The wm_domains table contains the domains for which we expect to receive mail. The short_name field stores the text key used to differentiate mail to different domains as discussed above. Qmail must be configured to handle email for these domains manually.
-- Maps email accounts to ACS users.
create table wm_email_user_map (
        email_user_name varchar(100) not null,
        domain          references wm_domains,
        user_id         not null references users,
        primary key (email_user_name, domain, user_id)
wm_email_user_map assigns email addresses to ACS users. Why not just use the email column in the users table? This approach lets each ACS user receive email for more than one email address and also permits flexibility on which address is published to other registered users. As a row is inserted into this table, the appropriate .qmail alias files are created for that user.
-- Main mail message table. Stores body of the email, along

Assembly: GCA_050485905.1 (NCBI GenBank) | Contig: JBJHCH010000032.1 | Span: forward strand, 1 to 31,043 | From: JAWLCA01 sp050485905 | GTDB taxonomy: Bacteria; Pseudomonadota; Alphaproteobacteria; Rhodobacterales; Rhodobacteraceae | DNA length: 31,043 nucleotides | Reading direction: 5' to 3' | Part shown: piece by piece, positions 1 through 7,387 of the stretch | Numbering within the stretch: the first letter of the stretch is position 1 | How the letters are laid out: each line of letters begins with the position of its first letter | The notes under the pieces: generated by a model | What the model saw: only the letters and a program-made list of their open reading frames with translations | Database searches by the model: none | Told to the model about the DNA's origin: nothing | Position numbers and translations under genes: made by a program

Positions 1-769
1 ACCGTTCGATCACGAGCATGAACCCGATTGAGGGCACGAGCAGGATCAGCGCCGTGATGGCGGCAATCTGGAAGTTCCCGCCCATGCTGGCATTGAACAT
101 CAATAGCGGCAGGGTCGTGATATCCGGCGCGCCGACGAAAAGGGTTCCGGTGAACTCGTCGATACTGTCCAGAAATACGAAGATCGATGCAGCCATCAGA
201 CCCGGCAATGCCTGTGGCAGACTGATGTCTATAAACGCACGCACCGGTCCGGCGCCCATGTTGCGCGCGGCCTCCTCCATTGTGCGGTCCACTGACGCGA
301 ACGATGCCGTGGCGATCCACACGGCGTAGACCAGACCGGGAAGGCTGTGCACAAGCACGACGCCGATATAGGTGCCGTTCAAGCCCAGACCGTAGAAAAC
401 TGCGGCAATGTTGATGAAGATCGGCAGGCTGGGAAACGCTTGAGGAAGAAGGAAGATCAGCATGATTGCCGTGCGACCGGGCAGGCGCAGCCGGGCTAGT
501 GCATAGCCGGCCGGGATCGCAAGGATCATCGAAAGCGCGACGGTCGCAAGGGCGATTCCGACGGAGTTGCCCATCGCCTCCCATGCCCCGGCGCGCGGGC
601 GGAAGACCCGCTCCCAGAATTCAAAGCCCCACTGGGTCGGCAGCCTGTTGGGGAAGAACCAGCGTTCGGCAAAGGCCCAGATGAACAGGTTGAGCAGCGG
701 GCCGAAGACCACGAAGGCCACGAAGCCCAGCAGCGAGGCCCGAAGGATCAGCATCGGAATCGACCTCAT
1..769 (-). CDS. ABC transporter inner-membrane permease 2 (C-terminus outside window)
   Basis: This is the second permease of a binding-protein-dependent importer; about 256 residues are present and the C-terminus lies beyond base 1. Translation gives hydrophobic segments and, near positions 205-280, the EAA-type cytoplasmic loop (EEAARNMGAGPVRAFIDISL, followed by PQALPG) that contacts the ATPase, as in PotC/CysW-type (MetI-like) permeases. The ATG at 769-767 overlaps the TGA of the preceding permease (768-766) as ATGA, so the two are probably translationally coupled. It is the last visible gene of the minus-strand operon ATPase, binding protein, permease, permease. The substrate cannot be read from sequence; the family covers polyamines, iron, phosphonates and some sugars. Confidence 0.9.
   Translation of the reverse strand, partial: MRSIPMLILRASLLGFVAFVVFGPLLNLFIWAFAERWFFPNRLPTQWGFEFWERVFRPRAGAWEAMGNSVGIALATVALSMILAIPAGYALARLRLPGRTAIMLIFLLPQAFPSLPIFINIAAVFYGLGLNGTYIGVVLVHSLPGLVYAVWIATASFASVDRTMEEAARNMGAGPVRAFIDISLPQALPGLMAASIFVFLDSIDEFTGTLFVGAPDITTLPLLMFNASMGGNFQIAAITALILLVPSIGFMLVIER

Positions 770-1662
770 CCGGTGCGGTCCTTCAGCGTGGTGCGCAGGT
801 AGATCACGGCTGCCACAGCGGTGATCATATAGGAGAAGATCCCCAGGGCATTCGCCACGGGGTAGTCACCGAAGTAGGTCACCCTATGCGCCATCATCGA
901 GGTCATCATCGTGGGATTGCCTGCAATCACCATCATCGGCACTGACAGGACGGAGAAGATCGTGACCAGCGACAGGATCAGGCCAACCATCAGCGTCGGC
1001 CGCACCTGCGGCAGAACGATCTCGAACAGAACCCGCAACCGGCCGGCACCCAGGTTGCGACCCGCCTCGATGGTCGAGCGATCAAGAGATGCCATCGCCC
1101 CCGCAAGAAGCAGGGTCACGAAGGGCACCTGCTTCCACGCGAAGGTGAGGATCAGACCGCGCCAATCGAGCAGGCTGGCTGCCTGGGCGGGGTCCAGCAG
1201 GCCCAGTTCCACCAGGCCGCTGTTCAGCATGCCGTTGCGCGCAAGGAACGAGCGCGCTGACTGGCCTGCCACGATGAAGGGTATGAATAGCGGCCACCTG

-- with a parsed text version with markers for attachments for MIME
-- messages.
create sequence wm_msg_id_sequence;
create table wm_messages (
        msg_id          integer primary key,
        body            clob,
        -- plain text portions of MIME message; empty if 
        -- entire message is of type text/*.
        mime_text       clob,
        message_id      varchar(500), -- RFC822 Message-ID field
        unique_id       integer -- for both POP3 UIDL and IMAP UID

create index wm_messages_by_message_id on wm_messages(message_id);
This is the primary message table. It stores the body of the message, a parsed plain-text version with markers for attachments if this is a multipart MIME message, a denormalized Message-ID field for easy reference by Message ID, and yet another ID field for IMAP bookkeeping. The message_id field is not unique, since the same message may have been received multiple times.